Boskalis has signed a contract with Dutch shipbuilding company Royal IHC to build a large state-of-the-art trailing suction hopper dredger. The award of the contract follows an extensive design phase. The vessel will have a hopper capacity of 31,000 m3 and will be built at the IHC yard in Krimpen aan den IJssel, the Netherlands, over the next few years.

Boskalis orders large 31,000 m3 trailing suction hopper dredger from Royal IHC

The new vessel will be one of the largest trailing suction hopper dredgers in the Boskalis fleet. Noteworthy features of the energy-efficient vessel design include the full diesel-electric installation and propulsion via Azipods™. These technological innovations, combined with the optimized underwater hull design and an advanced automation system, will contribute to a significantly lower fuel consumption.

The vessel is also being prepared for the use of (green) methanol as an alternative fuel. The methanol plant and storage tanks on board make this switch possible. Furthermore, the dual-fuel main engines are equipped with two-stage turbos and can be powered by both conventional fuels and more sustainable alternatives such as biodiesel and methanol, providing for a substantial reduction of CO2 emissions.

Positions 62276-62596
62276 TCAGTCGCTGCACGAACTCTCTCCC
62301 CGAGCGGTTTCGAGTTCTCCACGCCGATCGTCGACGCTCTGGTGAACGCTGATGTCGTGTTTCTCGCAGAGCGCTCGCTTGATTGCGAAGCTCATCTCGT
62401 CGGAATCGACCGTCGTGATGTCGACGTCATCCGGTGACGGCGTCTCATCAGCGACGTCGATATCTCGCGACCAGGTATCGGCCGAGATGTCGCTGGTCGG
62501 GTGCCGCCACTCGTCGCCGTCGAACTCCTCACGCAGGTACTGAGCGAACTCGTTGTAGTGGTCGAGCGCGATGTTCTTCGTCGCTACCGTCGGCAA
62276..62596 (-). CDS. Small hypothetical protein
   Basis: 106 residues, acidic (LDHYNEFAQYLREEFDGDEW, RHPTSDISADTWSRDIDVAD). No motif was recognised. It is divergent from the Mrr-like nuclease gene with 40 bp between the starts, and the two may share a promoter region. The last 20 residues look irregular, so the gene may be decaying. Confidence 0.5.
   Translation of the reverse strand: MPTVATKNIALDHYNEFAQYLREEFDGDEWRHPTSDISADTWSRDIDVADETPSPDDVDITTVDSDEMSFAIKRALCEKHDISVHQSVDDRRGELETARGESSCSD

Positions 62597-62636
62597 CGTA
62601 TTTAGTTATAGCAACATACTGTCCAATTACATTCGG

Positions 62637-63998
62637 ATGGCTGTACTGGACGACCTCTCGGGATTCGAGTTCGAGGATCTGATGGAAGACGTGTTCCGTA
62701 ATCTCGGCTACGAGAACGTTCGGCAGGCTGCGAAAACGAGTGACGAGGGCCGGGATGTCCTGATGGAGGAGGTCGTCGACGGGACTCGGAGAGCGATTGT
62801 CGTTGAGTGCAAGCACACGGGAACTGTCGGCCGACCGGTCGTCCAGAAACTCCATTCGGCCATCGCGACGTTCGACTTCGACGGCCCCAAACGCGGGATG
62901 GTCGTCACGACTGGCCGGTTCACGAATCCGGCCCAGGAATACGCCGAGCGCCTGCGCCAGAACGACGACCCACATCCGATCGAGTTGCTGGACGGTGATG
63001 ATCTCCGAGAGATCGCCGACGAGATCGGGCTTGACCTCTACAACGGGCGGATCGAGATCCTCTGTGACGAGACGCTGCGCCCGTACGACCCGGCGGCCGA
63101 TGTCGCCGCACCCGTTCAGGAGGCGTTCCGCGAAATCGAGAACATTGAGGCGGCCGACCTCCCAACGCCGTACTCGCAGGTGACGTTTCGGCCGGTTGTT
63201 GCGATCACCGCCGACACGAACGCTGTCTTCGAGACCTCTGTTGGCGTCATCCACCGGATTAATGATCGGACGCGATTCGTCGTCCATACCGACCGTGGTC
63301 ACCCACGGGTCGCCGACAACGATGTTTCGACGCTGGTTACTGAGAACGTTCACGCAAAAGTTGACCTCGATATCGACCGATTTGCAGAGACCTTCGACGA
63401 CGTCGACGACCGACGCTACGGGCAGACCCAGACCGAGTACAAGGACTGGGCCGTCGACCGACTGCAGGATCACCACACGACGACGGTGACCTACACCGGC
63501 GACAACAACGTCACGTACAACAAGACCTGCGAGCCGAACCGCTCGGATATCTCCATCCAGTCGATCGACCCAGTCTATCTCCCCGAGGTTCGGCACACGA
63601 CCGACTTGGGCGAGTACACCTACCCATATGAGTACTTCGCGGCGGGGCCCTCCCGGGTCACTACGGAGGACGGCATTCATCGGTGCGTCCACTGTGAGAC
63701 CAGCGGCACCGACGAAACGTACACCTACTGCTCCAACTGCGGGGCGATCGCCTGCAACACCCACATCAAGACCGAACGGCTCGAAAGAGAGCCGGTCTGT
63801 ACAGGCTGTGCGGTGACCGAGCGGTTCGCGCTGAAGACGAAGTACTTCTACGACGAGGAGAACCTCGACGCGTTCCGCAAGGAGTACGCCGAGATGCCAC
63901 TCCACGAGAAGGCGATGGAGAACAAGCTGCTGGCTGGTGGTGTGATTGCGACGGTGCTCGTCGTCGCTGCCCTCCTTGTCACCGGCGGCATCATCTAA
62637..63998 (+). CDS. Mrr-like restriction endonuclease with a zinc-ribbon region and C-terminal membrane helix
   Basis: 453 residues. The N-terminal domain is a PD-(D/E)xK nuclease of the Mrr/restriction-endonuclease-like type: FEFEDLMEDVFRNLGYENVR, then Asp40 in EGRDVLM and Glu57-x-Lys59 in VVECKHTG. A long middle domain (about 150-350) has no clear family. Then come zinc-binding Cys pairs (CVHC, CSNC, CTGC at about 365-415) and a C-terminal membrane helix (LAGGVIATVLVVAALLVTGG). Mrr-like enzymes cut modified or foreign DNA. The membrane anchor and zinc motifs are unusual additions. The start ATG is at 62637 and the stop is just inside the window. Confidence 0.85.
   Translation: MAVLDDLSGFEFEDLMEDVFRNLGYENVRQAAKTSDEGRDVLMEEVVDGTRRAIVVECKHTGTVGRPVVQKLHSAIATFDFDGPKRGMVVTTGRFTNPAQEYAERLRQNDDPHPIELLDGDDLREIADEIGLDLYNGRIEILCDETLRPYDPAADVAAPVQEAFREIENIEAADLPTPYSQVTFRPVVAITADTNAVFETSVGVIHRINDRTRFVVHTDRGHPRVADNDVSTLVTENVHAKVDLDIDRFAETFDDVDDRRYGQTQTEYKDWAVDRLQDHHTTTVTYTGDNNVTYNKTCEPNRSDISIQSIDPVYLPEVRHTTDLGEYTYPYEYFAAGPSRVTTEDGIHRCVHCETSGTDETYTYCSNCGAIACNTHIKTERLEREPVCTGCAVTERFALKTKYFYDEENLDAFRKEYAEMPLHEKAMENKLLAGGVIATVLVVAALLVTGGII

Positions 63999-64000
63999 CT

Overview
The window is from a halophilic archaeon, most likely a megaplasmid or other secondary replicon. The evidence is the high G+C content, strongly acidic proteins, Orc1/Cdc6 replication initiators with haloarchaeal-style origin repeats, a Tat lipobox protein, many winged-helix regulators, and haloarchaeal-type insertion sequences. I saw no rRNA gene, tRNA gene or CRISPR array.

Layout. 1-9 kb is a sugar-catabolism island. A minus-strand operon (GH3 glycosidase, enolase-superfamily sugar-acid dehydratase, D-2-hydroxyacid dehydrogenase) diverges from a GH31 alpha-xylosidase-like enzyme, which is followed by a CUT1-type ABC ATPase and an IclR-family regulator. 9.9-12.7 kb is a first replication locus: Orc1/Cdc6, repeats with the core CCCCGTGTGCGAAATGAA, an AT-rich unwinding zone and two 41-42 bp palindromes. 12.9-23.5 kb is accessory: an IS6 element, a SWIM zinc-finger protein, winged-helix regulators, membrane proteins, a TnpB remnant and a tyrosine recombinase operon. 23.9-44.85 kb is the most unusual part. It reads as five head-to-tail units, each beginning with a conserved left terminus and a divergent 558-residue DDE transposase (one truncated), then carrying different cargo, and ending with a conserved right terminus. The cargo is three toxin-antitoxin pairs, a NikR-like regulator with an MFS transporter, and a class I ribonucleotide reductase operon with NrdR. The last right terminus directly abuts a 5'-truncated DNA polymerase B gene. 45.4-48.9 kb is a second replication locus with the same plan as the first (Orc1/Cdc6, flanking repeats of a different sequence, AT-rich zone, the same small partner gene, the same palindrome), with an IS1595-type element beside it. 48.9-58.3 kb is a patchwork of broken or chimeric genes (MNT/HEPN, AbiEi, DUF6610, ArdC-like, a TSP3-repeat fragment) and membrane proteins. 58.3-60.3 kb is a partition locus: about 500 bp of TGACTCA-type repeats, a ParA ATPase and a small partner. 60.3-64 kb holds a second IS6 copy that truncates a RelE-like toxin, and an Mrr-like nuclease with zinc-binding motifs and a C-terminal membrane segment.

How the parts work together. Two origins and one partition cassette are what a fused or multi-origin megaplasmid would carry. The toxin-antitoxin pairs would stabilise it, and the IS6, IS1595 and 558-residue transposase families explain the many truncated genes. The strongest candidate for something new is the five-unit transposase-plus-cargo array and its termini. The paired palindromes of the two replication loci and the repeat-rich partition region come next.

With a double suction pipe equipped with underwater pumps and two discharge pumps with a combined discharge capacity of 15,000 kW, the new trailing suction hopper dredger is well suited to dredging material and discharge this over long distances to a reclamation site. This powerful performance also contributes to increased efficiency of the dredging process.

The new vessel is expected to enter service in mid-2026. Thanks to its advanced design and state-of-the-art technology, this vessel marks a significant step in making Boskalis’ dredging fleet more sustainable.

The working of a trailing suction hopper dredger

A trailing suction hopper dredger is a vessel used to extract and transport sand or sediment by dragging a trailing head attached to a long suction pipe (2) with water jets (1) while travelling over the seabed, as a result of which the material to be dredged is loosened in front of the suction head. Large centrifugal pumps transport the dredged material to the hopper (3) from where it is later deposited (through bottom doors) (4) or discharged (through a pipeline or sprayed - rainbowed - across the bow) (5) to a reclamation area. Applications of the hopper dredger include the deepening and maintenance of ports and waterways and protecting coastlines from erosion and the effects of climate change.